The TDSB wouldn’t approve a graduation parade for this Thorncliffe-Flemingdon Park school. Teachers went ahead anyway
By Gilbert Ngabo Toronto Star Staff Reporter
Mohamed Dasu is angry at the coronavirus — for killing thousands of people across the world and bringing so much in life to a standstill. And especially for ruining a dream he’s had since Grade 9: the high school graduation ceremony.
“It hurts to not have your family and friends watch you at graduation and go to the prom parties,” said Dasu, a Grade 12 student who’s finishing up at Marc Garneau Collegiate Institute and heading to the University of Toronto next year.
“I guess it’s a life lesson for us to build character, because life is going to throw things at us that we’re going to have to somehow work with and find solutions around.”
Dozens of teachers held a parade Tuesday afternoon through the neighbourhoods of Flemingdon Park and Thorncliffe Park where the majority of the Grade 12 students at Marc Garneau C.I. live. The parade was the teachers’ way of showing love to these students and giving them the send off they deserve in a time of lockdown and physical distancing due to the coronavirus.
Many schools in Toronto have been planting congratulatory signs in the front lawns of houses where graduating students live. Across the country, some schools have found innovative ways to hold mini-ceremonies in front yards and give speeches and hand over diplomas to the grads, while respecting physical distancing measures. That’s all well and good, said Karen Herder, one of the parade organizers at Marc Garneau, but her school couldn’t do the same thing because many of their students live in highrise apartments and don’t have private lawns.
The organizers learned last week that TDSB was opposed to the plan, and that the parade was “not a board sanctioned activity.”
The school principal was informed by a TDSB lawyer that there were liability issues in case of an accident. The group originally had arranged for a police escort, but later was told that wouldn’t be possible as it wasn’t a board sanctioned event. The teachers were willing to sign a waiver that wouldn’t hold TDSB liable for any accident, Herder said, but they didn’t hear back on that.TDSB spokesperson Ryan Bird told the Star the board has not officially sanctioned any parades for graduates at any of their schools, and Marc Garneau wasn’t “being singled out at all.”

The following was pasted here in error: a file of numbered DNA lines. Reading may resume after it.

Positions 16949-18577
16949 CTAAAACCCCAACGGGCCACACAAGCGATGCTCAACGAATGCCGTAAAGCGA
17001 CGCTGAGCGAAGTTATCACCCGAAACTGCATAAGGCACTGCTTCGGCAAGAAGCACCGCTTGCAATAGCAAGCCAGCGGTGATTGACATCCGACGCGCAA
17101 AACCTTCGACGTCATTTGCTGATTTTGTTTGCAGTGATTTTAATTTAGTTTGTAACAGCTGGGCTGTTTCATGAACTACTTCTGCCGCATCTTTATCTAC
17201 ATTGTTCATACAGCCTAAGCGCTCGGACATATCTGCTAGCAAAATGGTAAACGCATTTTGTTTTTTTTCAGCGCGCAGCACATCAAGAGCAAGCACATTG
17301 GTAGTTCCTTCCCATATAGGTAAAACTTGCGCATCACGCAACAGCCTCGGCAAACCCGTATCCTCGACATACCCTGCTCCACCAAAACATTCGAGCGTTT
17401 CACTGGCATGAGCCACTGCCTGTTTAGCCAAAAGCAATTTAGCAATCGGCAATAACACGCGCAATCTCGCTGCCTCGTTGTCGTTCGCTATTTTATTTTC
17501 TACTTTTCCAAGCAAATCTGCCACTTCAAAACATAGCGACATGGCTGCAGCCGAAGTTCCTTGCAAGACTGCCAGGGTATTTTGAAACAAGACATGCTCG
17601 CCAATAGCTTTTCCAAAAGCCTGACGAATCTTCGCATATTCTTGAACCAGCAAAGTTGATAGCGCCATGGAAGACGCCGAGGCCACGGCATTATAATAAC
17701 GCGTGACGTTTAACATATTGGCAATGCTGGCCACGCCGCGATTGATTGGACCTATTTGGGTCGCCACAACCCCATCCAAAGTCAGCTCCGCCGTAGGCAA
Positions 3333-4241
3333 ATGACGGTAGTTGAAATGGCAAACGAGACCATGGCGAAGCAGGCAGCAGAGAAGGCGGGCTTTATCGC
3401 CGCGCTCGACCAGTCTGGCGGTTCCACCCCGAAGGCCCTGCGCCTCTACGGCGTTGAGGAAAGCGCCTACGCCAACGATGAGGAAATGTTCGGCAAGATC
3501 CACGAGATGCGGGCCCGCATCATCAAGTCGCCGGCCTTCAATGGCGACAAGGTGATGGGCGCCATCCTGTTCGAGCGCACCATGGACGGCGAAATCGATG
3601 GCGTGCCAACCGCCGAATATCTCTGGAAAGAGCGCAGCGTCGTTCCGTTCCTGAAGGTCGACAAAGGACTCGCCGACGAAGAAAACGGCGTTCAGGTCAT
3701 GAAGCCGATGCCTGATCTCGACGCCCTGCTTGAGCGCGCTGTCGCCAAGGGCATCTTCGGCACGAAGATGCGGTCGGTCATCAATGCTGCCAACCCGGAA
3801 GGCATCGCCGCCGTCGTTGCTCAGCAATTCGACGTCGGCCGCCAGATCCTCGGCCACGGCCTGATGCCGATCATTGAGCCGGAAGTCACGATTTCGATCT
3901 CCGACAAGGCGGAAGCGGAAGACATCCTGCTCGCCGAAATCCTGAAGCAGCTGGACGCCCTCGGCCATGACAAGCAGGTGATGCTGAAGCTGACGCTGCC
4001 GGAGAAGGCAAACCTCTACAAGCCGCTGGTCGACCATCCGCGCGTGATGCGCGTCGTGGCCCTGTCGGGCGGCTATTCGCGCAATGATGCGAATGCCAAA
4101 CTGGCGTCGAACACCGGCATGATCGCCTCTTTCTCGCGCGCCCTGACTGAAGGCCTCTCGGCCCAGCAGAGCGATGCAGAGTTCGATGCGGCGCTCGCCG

“We want to be very cautious with that, and health and safety comes first,” he said, insisting the board can’t be seen as allowing a large group of people to get together and perform a parade in time of COVID-19.
In a written statement, Bird added such activities can go ahead as long as they’re organized by the school’s community and not the school itself. TDSB has cancelled all graduation ceremonies until the fall and left it up to individual schools to find creative ways to celebrate that are still safe for everyone involved.
With highrise buildings, no front lawns and few options but a parade, the board’s stance just didn’t seem fair, Herder said.
“It feels even more unjust that there are schools in affluent neighbourhoods where the teachers can go around to their homes and grads can stand out on their porch and get celebrated. We’re just trying to do the same and we get told no,” she said.
So, the organizers plowed ahead, mobilizing dozens of cars on Tuesday decorated with balloons and posters to parade through students’ neighbourhoods. They were greeted with grads and families cheering from balconies and windows.For Dasu, the parade is more than just a good gesture of support to the graduating students. It adds a sense of “finality” to an academic year that has been full of challenges.
“I think the teachers had an amazing intent,” he said, adding it will be historically remembered as the year when graduating students had a parade. “It came from a concern that students are feeling isolated. It’s a beautiful thing and it really touched me.”
Herder, who has been teaching in the co-op department at Marc Garneau since 2007, said it’s been an especially challenging time for students in the area, who already deal with long-standing issues like community violence and Islamophobia.
Taking time to paint cars with colourful and positive signs, and making dozens of stops in one afternoon to celebrate those graduating from the school is just one way to try and lift people’s spirit during a very difficult time, she said.
“I have students that have not left their buildings since the start of the pandemic. Their mental health right now is at an all-time low,” she said.
“We just want to support our grads and let them know we’re there for them. We have a lot of amazing teachers who are so supportive, and it’s been a really hard time.”